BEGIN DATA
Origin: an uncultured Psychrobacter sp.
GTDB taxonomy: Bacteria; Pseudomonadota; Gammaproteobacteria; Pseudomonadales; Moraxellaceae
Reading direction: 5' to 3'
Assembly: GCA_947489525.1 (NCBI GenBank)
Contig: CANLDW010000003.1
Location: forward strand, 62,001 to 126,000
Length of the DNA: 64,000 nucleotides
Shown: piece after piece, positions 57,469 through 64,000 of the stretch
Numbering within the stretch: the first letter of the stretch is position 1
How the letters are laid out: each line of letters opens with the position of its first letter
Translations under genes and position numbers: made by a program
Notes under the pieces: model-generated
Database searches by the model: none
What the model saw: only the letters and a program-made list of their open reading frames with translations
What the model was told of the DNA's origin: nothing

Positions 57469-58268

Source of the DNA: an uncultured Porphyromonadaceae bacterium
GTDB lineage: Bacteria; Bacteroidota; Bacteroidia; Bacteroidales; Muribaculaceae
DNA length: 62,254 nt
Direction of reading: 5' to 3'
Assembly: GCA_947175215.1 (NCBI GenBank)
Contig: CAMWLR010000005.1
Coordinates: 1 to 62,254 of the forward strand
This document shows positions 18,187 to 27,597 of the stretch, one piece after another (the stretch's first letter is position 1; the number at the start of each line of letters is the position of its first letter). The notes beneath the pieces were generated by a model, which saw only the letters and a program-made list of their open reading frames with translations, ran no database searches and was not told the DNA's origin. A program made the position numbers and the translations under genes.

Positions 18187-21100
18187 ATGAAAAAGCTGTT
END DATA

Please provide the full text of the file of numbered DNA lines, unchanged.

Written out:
Origin: an uncultured Psychrobacter sp.
GTDB taxonomy: Bacteria; Pseudomonadota; Gammaproteobacteria; Pseudomonadales; Moraxellaceae
Reading direction: 5' to 3'
Assembly: GCA_947489525.1 (NCBI GenBank)
Contig: CANLDW010000003.1
Location: forward strand, 62,001 to 126,000
Length of the DNA: 64,000 nucleotides
Shown: piece after piece, positions 57,469 through 64,000 of the stretch
Numbering within the stretch: the first letter of the stretch is position 1
How the letters are laid out: each line of letters opens with the position of its first letter
Translations under genes and position numbers: made by a program
Notes under the pieces: model-generated
Database searches by the model: none
What the model saw: only the letters and a program-made list of their open reading frames with translations
What the model was told of the DNA's origin: nothing

Positions 57469-58268

Source of the DNA: an uncultured Porphyromonadaceae bacterium
GTDB lineage: Bacteria; Bacteroidota; Bacteroidia; Bacteroidales; Muribaculaceae
DNA length: 62,254 nt
Direction of reading: 5' to 3'
Assembly: GCA_947175215.1 (NCBI GenBank)
Contig: CAMWLR010000005.1
Coordinates: 1 to 62,254 of the forward strand
This document shows positions 18,187 to 27,597 of the stretch, one piece after another (the stretch's first letter is position 1; the number at the start of each line of letters is the position of its first letter). The notes beneath the pieces were generated by a model, which saw only the letters and a program-made list of their open reading frames with translations, ran no database searches and was not told the DNA's origin. A program made the position numbers and the translations under genes.

Positions 18187-21100
18187 ATGAAAAAGCTGTT